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Longstone

Near the village of Mottistone can be found the site of the Long Stone. The Long Stone is without doubt one of the finest ancient sites on the Island. Most people believe that the Long Stone is a single megalithic stone, but in fact it is two large stones which form part of a long barrow complex. The long barrow is now only just discernible as a nearby mound; it was confirmed in the 1950s that the mound was a long barrow when excavations uncovered an ancient perimeter ditch and some Neolithic pottery remains.

Some books state that the stones are made of a rock which does not occur in the local geology, but this has now been proven false - the stone was excavated from somewhere near by.

The name of Mottistone is derived from the Long Stone. In Old English the word Mottistone can be seen as mottra ston , which translates into modern language as the speaker's stone.

The stones have had a colourful history, most of which has been partly or completely lost. We do not know for certain when the stones were erected as even the experts have vastly different dates, and much of the history of the stones is only preserved in legend. As the site was confirmed as a long barrow it may be one of the earliest examples in the ancient British sites. The following is as far as I can make out a good rough guide, but note that I do not present this as concrete fact, and would welcome any information or debate on the subject.

It is probable that the site was used for religious activities or some type of earth mysteries before the barrow was erected as I suggest that barrows were built in significant sites rather than at random locations. The Long Stone was erected by the earliest farmers as the marker to a long barrow around five or six thousand years ago (some say it is the remains of a burial chamber). In the times of the early Celts the Druids used the area of the stone as the central of their three principle Island sites - the others being the lost stone capped well at Brading and the fallen Needle Rock. At the time of the Roman occupation of the Island the stones were used by the Mithras Cult for their white bull mystery ceremonies. There is reason to think that cult members would come to the Island for their rites from all over England. The Norse invaders used the site for debate, and it was possibly used as a local 'parliament' (this is where the Old English comes from). Later the stones were used again (and still are used) by various nature based religions, who generally speaking see the two stones as representing their God and Goddess.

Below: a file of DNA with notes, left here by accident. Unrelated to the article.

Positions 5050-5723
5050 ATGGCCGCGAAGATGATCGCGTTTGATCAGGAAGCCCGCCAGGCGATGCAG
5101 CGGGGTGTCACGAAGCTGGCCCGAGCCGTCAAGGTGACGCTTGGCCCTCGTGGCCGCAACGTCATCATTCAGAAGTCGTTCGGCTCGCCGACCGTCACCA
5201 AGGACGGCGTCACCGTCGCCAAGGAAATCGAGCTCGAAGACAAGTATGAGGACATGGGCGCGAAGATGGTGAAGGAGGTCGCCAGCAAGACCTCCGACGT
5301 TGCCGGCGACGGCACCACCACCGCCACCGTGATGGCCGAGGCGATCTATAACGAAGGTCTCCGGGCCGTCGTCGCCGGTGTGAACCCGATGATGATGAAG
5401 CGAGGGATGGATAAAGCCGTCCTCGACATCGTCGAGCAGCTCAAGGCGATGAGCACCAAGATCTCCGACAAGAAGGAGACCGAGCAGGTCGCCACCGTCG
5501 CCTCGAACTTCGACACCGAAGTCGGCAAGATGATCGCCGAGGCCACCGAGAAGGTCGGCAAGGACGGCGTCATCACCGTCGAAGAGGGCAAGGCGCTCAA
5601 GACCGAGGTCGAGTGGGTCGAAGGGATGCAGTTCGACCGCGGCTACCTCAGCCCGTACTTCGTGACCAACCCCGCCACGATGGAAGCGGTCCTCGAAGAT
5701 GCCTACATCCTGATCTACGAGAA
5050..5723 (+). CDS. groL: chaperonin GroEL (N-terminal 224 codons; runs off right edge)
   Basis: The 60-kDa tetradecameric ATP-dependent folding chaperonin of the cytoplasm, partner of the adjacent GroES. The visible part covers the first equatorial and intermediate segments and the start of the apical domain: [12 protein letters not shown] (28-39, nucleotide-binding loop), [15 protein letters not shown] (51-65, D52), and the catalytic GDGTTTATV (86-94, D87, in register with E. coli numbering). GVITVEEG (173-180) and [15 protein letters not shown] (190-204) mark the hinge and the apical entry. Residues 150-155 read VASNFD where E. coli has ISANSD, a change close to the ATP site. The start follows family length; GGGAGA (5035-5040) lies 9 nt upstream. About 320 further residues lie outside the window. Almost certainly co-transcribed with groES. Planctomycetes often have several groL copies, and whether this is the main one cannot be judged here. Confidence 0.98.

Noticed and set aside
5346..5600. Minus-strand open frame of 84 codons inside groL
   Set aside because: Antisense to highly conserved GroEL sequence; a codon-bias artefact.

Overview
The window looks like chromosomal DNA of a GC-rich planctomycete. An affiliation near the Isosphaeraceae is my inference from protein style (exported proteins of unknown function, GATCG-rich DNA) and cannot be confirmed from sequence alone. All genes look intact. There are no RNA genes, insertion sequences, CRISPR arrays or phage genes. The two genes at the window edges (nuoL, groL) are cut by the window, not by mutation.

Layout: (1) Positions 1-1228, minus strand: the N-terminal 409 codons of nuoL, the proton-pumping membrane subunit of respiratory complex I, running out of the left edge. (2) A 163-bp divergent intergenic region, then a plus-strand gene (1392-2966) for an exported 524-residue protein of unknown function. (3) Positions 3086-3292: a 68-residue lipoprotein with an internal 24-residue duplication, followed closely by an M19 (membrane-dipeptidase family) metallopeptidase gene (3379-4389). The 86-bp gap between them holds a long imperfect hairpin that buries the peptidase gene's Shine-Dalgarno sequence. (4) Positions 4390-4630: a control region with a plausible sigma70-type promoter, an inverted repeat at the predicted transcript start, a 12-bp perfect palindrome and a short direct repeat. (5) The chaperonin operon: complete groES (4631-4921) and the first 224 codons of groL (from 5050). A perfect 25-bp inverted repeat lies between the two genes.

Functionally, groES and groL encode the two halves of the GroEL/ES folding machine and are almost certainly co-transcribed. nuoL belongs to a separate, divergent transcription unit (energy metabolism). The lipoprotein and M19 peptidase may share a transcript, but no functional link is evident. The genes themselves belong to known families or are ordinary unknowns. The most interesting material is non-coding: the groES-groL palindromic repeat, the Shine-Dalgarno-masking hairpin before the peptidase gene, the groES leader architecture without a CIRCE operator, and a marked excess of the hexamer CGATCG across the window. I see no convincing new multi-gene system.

The smaller of the two stones was possibly moved in Victorian times. I feel it is possible that this stone was also vertical for most of it's history, as there are horizontal grooves in the stone that could have been eroded by rainfall.

In line with most other significant ancient sites the Long Stone attracts from time to time various 'undesirables' who abuse the site. If you visit the stones please take care of the whole site. , not just the stones. Remember that the Long Stone is part of the ancient heritage of the Island.

To get to the Long Stone go up the footpath that starts on the main road to the west of Mottistone Manor. Where the path forks take the right one. Why not visit the stones and feel for yourself the power they hold. Sit by the stones and reflect on the ancient heritage of the Island and try to imagine the people who have used the stones over the millennia.